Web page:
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ST. LOUIS….. “It ain’t over til’ it’s over”, but now, and sadly at that, it IS over. Major League Baseball and New York Yankees legend, Hall of Famer and all around tremendous human being Yogi Berra passed away last week. Lawrence Peter Berra was 90 years old and had one heck of a life. Born in St. Louis in 1925 in an Italian household in an Italian neighborhood in the “Loo”, Berra may have been one of the most colorful characters in the history of a league that has had more then it’s share of them. Consider this too; Berra and another baseball legend, Joe Garagiola Sr., both playing the position of catcher, grew up as childhood friends right across the street from each other!
How uncanny is that to have two famous catchers growing up literally about 120 feet from each other? Garagiola used to joke that he “wasn’t good enough to be in the Hall of Fame, heck, I wasn’t even the best catcher from my street”! I can remember seeing Berra play on televised games as a kid growing up and then tried to remember if I had ever been able to see him play in person. Well, the first professional baseball game I ever went to was a Minnesota Twins-New York Yankees tilt. It was the day game half of a Twi-nite doubleheader on Memorial day of 1962. And some of you readers may think that that meant it was a Monday game, but this was years before the Uniform Monday Holiday Act took effect in 1971. The day of the week was on a Wednesday.
That’s how it was back then, whatever day of the week it was, that was the holiday and if it was during the work week, you just went back to work and/or school the next day for the remainder of the week. I know our school year wasn’t completed quite yet, so it was back in class the next day, no 3 day weekend that time around! It was a treat when the holiday actually fell on a Monday so you got the extended weekend. Anyway, my dad and I went out to the old Met Stadium that day and of course Yogi was still a rostered Yankee but did not play in Game 1 that day, in fact he wasn’t catching in Game 2 either but pinch hit late in that game.
The Yanks won the game we were at 10-1, but the Twins came back with a nice 5-4 win in the evening match-up. Yogi was out on the field before the day game though during the warmup and playing the popular game of “pepper” with his teammates. Yogi played one more season with the Yanks in 1963 and then one with the cross-town Mets in 1965 and that was it. He went on to a Hall of Fame berth and many seasons as a manager in the majors. He was an 18 time All Star and a 13 time World Series Champion. That is just unbelievable.
The best part of Yogi Berra though? He was a great and beloved human being. He was absolutely admired by all that came into contact with him. Of particular interest to me was what a huge hockey fan Yogi was. He had some exposure to the sport in his native St. Louis, but when he was out on the East coast he was close friends with Dr. John McMullen who once owned the New Jersey Devils. Berra and his wife Carmen became a part of the Devils inner circle and most mornings of the week Berra was at the Devils training facility working out before the players even arrived.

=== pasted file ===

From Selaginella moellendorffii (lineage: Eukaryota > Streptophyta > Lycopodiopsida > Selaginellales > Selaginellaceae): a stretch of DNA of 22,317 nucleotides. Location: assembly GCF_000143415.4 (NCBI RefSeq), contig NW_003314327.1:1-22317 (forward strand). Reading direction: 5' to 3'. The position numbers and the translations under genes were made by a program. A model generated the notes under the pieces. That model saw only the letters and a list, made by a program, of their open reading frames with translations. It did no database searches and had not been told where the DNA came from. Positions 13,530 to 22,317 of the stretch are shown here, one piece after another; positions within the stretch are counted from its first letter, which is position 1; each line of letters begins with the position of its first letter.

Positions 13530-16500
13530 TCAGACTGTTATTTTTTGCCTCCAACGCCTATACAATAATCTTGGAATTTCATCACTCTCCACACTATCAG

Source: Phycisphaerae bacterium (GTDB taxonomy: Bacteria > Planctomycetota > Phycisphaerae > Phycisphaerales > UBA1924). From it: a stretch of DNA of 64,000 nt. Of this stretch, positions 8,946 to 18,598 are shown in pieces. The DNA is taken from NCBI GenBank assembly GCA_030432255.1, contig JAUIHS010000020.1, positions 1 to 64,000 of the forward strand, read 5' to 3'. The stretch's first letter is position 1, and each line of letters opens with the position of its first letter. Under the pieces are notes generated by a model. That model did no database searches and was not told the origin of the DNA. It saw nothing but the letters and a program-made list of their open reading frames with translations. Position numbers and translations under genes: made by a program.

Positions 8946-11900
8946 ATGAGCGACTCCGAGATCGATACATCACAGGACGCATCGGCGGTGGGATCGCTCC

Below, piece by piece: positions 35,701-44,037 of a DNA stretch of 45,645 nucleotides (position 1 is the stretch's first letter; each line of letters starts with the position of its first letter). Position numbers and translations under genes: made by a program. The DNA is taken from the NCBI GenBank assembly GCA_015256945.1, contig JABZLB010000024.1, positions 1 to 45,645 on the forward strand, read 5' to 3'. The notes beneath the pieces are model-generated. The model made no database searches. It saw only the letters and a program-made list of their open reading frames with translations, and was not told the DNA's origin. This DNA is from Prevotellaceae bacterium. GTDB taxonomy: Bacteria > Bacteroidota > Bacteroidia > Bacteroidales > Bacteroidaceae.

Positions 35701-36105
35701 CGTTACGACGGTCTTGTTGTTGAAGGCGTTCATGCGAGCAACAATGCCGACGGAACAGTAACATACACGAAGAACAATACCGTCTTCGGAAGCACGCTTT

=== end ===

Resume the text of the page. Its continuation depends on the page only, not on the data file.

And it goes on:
He became friends with all of them and they adored having Yogi around the team stating that he was an inspiration to them. I have a photo of Berra with the Stanley Cup after the Dev’s Cup win in 1995. I don’t have to tell you about all of Yogi’s famous sayings, you have probable heard them if you have been any kind of sports fan over the years, but I like this one; “you better cut the pizza in four pieces because I’m not hungry enough to eat six”. Thank you for all of the entertainment over the years Yogi, you were 1st class all the way and an American hero…
WHAT DO YOU THINK OF the new NHL rule regarding the 3 on 3 Overtimes? At first when the league entered into discussions about it’s implementation I was wary. After some initial love for the shootout fan interest was waning as a high percentage of games were going to the shootout to be settled. I was happy that the league was finally doing something about eliminating all of the tie games we used to have to settle for. Just consider that in the 26 season history of the Minnesota NorthStars their regular season record was 758-970-334! Yes, 334 games ended the same way they began; tied! That is the equivalent of 4 full regular seasons!
What if you had just shelled out a couple of ‘C’ notes for this bologna? So I was a huge proponent of the shootout. Then just as teams had done before, they were right back to playing for the sure point and some teams would go into a shell during the 4 on 4 OT play so they could play some shootout roulette. It was exciting for awhile and then some fans were getting turned off by it. I looked at the 3 on 3 though as an offseason training technique and didn’t take it seriously for this. But now that I have seen it a few times I am onboard.
Some basics; it’s 3 on 3 for 5 minutes. Power plays are 4 on 3, in the case of a 2nd penalty it goes to 5 on 3. A carryover PP from regulation time will be 4 on 3. If tied at the end of OT, the game goes to the shootout with the same rules prevailing for that. If you pull your goalie for another skater and the other club scores, you will lose the one point you would have gained from forcing a tie game. The NHL is testing the rule out in just about all pre-season games this fall and of about the 10 games I have seen half are ending quickly negating the shootout. I will have more opinion on this for you in the future but I think it just might be a good thing…. PEACE